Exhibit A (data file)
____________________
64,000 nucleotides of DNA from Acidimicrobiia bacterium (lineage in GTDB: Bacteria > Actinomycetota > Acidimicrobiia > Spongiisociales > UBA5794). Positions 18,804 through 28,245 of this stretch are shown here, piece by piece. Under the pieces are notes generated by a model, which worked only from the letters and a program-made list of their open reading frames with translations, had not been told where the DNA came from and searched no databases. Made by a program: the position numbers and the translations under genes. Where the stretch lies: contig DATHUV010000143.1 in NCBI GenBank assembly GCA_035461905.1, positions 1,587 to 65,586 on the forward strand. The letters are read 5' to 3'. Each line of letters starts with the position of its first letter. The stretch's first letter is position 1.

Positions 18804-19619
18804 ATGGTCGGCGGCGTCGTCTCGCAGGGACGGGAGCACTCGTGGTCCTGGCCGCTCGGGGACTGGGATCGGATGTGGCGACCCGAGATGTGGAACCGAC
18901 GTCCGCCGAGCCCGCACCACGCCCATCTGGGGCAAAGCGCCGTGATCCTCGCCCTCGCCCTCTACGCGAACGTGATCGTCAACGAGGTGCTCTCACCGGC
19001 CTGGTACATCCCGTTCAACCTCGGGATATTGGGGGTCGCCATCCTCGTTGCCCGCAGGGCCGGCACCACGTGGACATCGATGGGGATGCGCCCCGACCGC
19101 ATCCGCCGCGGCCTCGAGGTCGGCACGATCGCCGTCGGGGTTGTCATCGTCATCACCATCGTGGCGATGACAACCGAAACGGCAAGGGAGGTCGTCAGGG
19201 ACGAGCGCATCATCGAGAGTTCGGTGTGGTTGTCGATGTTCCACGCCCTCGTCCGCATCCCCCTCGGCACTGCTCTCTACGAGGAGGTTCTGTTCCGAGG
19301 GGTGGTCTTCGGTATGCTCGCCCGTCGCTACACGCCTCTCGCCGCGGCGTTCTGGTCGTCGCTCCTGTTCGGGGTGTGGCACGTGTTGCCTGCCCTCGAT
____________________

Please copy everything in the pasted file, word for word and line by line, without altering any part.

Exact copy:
64,000 nucleotides of DNA from Acidimicrobiia bacterium (lineage in GTDB: Bacteria > Actinomycetota > Acidimicrobiia > Spongiisociales > UBA5794). Positions 18,804 through 28,245 of this stretch are shown here, piece by piece. Under the pieces are notes generated by a model, which worked only from the letters and a program-made list of their open reading frames with translations, had not been told where the DNA came from and searched no databases. Made by a program: the position numbers and the translations under genes. Where the stretch lies: contig DATHUV010000143.1 in NCBI GenBank assembly GCA_035461905.1, positions 1,587 to 65,586 on the forward strand. The letters are read 5' to 3'. Each line of letters starts with the position of its first letter. The stretch's first letter is position 1.

Positions 18804-19619
18804 ATGGTCGGCGGCGTCGTCTCGCAGGGACGGGAGCACTCGTGGTCCTGGCCGCTCGGGGACTGGGATCGGATGTGGCGACCCGAGATGTGGAACCGAC
18901 GTCCGCCGAGCCCGCACCACGCCCATCTGGGGCAAAGCGCCGTGATCCTCGCCCTCGCCCTCTACGCGAACGTGATCGTCAACGAGGTGCTCTCACCGGC
19001 CTGGTACATCCCGTTCAACCTCGGGATATTGGGGGTCGCCATCCTCGTTGCCCGCAGGGCCGGCACCACGTGGACATCGATGGGGATGCGCCCCGACCGC
19101 ATCCGCCGCGGCCTCGAGGTCGGCACGATCGCCGTCGGGGTTGTCATCGTCATCACCATCGTGGCGATGACAACCGAAACGGCAAGGGAGGTCGTCAGGG
19201 ACGAGCGCATCATCGAGAGTTCGGTGTGGTTGTCGATGTTCCACGCCCTCGTCCGCATCCCCCTCGGCACTGCTCTCTACGAGGAGGTTCTGTTCCGAGG
19301 GGTGGTCTTCGGTATGCTCGCCCGTCGCTACACGCCTCTCGCCGCGGCGTTCTGGTCGTCGCTCCTGTTCGGGGTGTGGCACGTGTTGCCTGCCCTCGAT